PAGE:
By Deborah Borfitz
July 27, 2021 | Researchers with Singapore-based longevity startup Gero have used wearable sensor data and artificial intelligence to develop digital biomarkers of longevity, stress, and resilience. The novel GeroSense biological age acceleration model is being positioned as a practical, high-quality alternative to blood tests or genomic profiling for large-scale population health studies, according to Tim Pyrkov, Ph.D., head of mHealth R&D at Gero.
In a study recently published in Aging (DOI: 10.18632/aging.202816), GeroSense was found to be better than daily step counting at predicting life expectancy and just as good as blood-based testing when it came to forecasting the effects of lifestyle choices and prevalence of future disease. The model was trained and validated on steps-per-minute recordings collected by consumer wearable devices among 97,320 participants in the UK Biobank and 6,510 in the National Health and Nutrition Examination Survey of the U.S. Centers for Disease Control and Prevention, along with another 2,599 samples from longitudinal data obtained for smartphone and smartwatch users.
The number of steps walked per day has been associated with chronic diseases, future health, and risk of death, and the basis of the widespread recommendation to walk at least 10,000 steps a day, says Pyrkov, the paper’s first author. But step counts “do not tell you much about the actual health status of the fitness tracker users [or] if walking around more is better for you.” Step count is also an unreliable predictor of life expectancy across countries.
Among people working in various professional occupations, GeroSense did a better job of scoring life expectancy than tracking the “ebb and flow of the average physical activity levels” due to both social factors and work schedules influenced the predictions. This feature of the model might be useful in applications involving health risk assessment, including life insurance, says Pyrkov. Theoretically, GeroSense could also provide a model of biological age that is geography-agnostic.
Biological aging is more reflective of stress than one’s age based on birthdate, continues Pyrkov. As revealed by measurements taken continuously with wearable sensors, lifestyle as well as chronological age drive resilience (e.g., recovery time from acute infections, lack of sleep, or vigorous physical activity).
GeroSense was trained to predict the prevalence of at least one major age-related chronic disease, but factors actual age into its scoring methodology, he notes. Its output is a single dynamic variable that gets estimated once every seven days. Prediction of years of life gained or lost due to healthy or unhealthy lifestyle and nutrition choices is based on detected patterns associated with changes in life expectancy.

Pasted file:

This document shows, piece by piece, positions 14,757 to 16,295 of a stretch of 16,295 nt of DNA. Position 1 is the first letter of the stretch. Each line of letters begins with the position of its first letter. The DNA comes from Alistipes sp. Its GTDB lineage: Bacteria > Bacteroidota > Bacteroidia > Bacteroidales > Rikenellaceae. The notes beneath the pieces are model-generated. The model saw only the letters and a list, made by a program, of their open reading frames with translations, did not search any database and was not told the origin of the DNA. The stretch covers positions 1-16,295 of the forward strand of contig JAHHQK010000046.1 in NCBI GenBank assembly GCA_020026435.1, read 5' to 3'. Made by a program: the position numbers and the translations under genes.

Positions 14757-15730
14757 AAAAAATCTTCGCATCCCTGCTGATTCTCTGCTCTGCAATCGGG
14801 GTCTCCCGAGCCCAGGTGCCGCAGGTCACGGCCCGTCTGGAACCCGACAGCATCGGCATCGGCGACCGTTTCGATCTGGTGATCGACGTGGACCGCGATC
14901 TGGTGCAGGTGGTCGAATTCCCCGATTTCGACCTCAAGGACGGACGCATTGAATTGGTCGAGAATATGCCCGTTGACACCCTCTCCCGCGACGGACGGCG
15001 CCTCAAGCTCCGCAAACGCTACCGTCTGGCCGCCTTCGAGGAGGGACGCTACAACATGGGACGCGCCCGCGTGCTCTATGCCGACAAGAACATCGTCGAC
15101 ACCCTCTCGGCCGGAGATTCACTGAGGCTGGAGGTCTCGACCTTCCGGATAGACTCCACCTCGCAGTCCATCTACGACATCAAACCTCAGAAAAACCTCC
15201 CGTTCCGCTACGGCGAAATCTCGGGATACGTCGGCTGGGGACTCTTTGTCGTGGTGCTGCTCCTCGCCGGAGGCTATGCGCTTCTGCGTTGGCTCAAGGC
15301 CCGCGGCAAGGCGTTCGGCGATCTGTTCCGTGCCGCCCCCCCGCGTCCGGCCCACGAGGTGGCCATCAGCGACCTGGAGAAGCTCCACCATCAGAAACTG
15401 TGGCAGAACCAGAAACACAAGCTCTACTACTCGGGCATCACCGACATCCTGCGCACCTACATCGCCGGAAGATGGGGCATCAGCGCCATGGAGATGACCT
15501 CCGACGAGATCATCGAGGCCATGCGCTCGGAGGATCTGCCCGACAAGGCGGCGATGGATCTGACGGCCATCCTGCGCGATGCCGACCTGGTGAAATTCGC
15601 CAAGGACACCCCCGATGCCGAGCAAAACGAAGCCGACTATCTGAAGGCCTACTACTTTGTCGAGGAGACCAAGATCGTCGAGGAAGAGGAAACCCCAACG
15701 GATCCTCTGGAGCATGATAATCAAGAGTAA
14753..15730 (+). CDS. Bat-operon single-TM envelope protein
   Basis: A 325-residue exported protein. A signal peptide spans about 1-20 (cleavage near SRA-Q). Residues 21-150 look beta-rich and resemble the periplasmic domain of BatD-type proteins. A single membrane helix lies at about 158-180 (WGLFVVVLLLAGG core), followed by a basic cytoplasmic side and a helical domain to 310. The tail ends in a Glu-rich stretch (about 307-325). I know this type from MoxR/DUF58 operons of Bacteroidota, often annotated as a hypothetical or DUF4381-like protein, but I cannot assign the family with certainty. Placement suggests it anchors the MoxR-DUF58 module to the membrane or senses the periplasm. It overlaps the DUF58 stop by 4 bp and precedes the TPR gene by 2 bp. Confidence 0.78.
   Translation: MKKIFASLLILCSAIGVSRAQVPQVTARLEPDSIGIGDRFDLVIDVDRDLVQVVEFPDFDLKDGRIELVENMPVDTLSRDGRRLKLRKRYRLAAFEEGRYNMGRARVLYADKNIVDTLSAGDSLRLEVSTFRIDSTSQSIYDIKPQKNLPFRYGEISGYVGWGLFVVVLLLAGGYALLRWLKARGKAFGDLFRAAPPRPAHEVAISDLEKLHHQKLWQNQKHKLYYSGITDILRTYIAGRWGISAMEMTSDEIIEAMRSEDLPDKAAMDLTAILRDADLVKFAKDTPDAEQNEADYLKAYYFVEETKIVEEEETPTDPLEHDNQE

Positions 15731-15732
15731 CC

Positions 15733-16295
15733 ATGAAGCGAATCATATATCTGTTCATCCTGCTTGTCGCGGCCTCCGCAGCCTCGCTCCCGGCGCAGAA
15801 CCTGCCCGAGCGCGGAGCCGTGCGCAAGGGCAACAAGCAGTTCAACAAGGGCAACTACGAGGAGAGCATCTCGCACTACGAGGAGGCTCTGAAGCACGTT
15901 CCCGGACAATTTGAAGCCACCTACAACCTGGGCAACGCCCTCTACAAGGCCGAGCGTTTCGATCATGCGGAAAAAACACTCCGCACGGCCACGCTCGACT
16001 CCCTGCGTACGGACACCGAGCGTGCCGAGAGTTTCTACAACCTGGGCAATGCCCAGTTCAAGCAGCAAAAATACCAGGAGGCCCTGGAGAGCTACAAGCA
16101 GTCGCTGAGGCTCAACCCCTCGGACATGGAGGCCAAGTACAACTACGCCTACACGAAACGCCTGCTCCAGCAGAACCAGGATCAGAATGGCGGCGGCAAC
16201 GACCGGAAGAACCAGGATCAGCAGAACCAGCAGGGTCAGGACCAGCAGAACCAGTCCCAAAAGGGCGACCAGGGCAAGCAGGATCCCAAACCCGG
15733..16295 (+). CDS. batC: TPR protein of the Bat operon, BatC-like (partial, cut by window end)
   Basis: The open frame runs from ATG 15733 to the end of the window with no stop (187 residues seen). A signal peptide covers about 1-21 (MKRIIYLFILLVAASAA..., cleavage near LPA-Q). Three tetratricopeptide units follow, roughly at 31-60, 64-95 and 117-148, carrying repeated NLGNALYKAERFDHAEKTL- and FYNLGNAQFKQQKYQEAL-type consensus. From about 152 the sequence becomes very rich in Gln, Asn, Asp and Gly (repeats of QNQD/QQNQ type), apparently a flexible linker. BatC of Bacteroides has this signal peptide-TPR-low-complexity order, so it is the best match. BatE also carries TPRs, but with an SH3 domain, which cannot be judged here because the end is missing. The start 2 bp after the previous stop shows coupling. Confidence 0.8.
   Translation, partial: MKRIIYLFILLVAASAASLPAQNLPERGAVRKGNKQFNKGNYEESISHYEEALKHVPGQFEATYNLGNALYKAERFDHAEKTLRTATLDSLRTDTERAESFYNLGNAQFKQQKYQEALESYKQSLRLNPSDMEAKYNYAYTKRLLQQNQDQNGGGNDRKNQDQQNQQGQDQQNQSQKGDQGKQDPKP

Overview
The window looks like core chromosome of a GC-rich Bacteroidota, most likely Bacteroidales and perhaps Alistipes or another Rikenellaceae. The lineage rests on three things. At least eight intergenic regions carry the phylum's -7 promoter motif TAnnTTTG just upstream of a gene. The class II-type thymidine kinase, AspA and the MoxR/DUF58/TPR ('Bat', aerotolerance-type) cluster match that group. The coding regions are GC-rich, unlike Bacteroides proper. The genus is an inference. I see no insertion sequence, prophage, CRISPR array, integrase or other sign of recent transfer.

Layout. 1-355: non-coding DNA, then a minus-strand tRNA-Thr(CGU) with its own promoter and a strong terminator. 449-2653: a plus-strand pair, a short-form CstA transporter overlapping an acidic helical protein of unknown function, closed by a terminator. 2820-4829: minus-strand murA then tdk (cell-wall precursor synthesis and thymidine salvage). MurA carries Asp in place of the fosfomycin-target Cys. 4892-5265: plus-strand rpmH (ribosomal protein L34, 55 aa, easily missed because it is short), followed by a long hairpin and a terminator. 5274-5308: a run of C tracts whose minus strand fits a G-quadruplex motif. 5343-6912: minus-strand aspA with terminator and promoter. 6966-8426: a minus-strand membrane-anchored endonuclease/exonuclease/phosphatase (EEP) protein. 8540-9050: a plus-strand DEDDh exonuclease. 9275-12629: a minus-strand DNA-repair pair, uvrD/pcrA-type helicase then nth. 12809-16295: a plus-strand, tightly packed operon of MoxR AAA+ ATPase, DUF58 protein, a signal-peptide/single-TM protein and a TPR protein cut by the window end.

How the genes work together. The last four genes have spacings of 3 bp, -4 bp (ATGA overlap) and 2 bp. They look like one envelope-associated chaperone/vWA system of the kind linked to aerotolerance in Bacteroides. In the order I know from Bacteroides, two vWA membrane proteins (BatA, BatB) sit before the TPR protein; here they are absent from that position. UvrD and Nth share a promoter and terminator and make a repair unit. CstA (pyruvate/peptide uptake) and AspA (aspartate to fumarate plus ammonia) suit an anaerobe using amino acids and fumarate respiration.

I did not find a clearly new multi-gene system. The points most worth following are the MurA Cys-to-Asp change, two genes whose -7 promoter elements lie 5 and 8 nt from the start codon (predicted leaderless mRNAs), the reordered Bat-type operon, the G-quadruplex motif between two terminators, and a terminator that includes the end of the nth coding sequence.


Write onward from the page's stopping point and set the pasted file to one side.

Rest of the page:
By averaging over longer motion tracks, GeroSense succeeded in improving the signal-to-noise ratio of existing activity-based trackers, Pyrkov says. Notably, after just a few months, a wristband signal could detect the effects of chronic diseases and smoking and predict the severity of seasonal infectious diseases (including COVID-19) at the accuracy level of blood-based tools.
GeroSense also appears to have outperformed measures of the average physical activity level, which dropped sharply when the pandemic struck, in predicting risk of infection, he adds. The researchers hypothesize that the effects of lockdown on morbidity risk may be smaller than what fitness apps alone would indicate.
The research team is hopeful GeroSense, available as a web-based protocol for integration in any mobile health and fitness application, will “democratize” the use of aging biomarkers in population health studies, says Pyrkov. The popularity of such apps grew by 46% during the COVID-19 lockdown.
It is currently impractical to conduct clinical trials of interventions for improving human lifespan because of the long wait for outcomes (inevitable death) and the exorbitant cost, he says. The best that can be done is see if a therapy changes aging risk based on objective biological signals.
For clinical trial purposes, the digital biomarkers answer the need for reliable and immediate feedback on health status changes in response to experimental treatments, Pyrkov says. Activity tracking used in clinical studies have been hampered by issues related to inaccuracies of sensor data, missing data, outliers, varying measurements between devices of different manufacturers, and seasonal variation of physical activity. The neural network architecture of GeroSense is specifically designed to resolve the missing data and transferability problems.
Gero is already partnering with two other longevity-focused companies—digital health platform AgelessRx, which is conducting longevity clinical trials, and Humanity Inc., which has added GeroSense to other clinical and genetic biomarkers in its consumer app for monitoring aging rate. The benefits of GeroSense here are in personalized self-monitoring over different periods of time, says Pyrkov, so users can learn which lifestyle choices are likely to gain them more years of healthy life expectancy.
Pyrkov imagines “smartphones in our pockets may become the center of longevity fitness for each person individually.” Greater adoption of GeroSense will also provide the company with additional longitudinal activity data to enhance the tool’s predictive capabilities. Collaborations with academic and industry researchers are welcomed and, ultimately, could include anti-aging drug discovery partnerships.